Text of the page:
The war in Europe had just ended and there was a whole world to feed, and Argentina had that food. There was also a huge territory to populate, and Europe had refuges enough to do it. In Perón's own words (more or less) it was impossible to walk through the aisles in the Central Bank since they were piled high with gold. He made good use of that gold, and that brings us to Evita. She headed the Fundación Eva Perón, which was funded with government money, and it was a sort of parallel Ministry of Welfare (the actual Minister did what she told him). A lot of welfare benefits, funded with government money, were handed under the name of the 'Fundación' (still now, when you say 'La Fundación' it means that one). A law was passed enabling the women to vote, so, for the 1952 election (which she couldn't witness) she headed the campaign to get the female vote. She was a very passionate orator, in a time when most politicians got lost on rhetoric. She really talked to the people. Both Peróns dressed very simple. He often appeared in shirtsleeves, thus the term 'descamisados' which means un-shirted, though un-jacketed would have been more proper, since the 'descamisados' were dressing shirts. Perón and Evita often talked from the balconies of the pink house (the presidential palace) in a very simple way, very passionate and dressed just like the people in the Plaza de Mayo, the square below.
All this welfare couldn't last. Even as much gold as Perón found in the aisles of the Central Bank, it couldn't last. His 6 year term ended in 1952 and he had reformed the constitution in 1949 to allow for his own re-election. He delayed the reforms until after the re-election, (too late) while Evita went full ahead doing her welfare thing, like distributing cider and sweet bread for Christmas in the poorest neighborhoods, with full press coverage, of course.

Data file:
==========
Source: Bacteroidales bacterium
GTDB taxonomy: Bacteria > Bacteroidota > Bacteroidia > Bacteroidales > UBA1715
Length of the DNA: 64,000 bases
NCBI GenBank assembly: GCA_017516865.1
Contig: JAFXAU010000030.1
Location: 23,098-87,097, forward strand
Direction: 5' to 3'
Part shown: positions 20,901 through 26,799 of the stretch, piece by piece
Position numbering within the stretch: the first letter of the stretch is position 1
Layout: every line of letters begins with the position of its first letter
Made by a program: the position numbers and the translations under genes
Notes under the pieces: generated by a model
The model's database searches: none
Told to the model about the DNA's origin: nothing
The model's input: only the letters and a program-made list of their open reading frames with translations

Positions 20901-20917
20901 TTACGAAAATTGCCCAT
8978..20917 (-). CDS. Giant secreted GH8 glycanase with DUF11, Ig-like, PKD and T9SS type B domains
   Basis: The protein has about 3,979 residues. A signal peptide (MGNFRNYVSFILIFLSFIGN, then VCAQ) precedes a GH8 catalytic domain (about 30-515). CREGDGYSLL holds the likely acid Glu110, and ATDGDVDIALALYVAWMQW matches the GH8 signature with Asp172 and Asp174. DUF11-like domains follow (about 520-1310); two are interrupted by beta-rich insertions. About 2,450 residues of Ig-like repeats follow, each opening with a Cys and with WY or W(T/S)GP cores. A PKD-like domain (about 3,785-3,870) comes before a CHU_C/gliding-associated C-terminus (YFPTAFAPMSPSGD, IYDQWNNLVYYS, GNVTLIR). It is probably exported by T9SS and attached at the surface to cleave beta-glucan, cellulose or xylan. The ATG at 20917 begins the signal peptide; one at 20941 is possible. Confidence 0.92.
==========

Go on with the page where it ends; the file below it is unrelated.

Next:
She died in the middle of that pre-electoral gift-giving frenzy, and her death was turned part of the campaign. Of course, Perón won again, but the money had run out long ago and things started getting tough. Evita's death really affected Perón, and so did the state of the economy, which didn't allow for his 'generosity'. His discourses started getting contradictory and somewhat angry. The Plaza de Mayo started filling up less and less, though the Unions forcibly got the workers on trucks to fill up the square. By 1955, the coup that threw him out didn't find a lot of resistance, no such thing as people building barricades to defend him. Still, the decline of the country fell upon the following government (which wasn't a good one anyway) and people forgot that Perón had actually caused it, so, they remember the good times with him.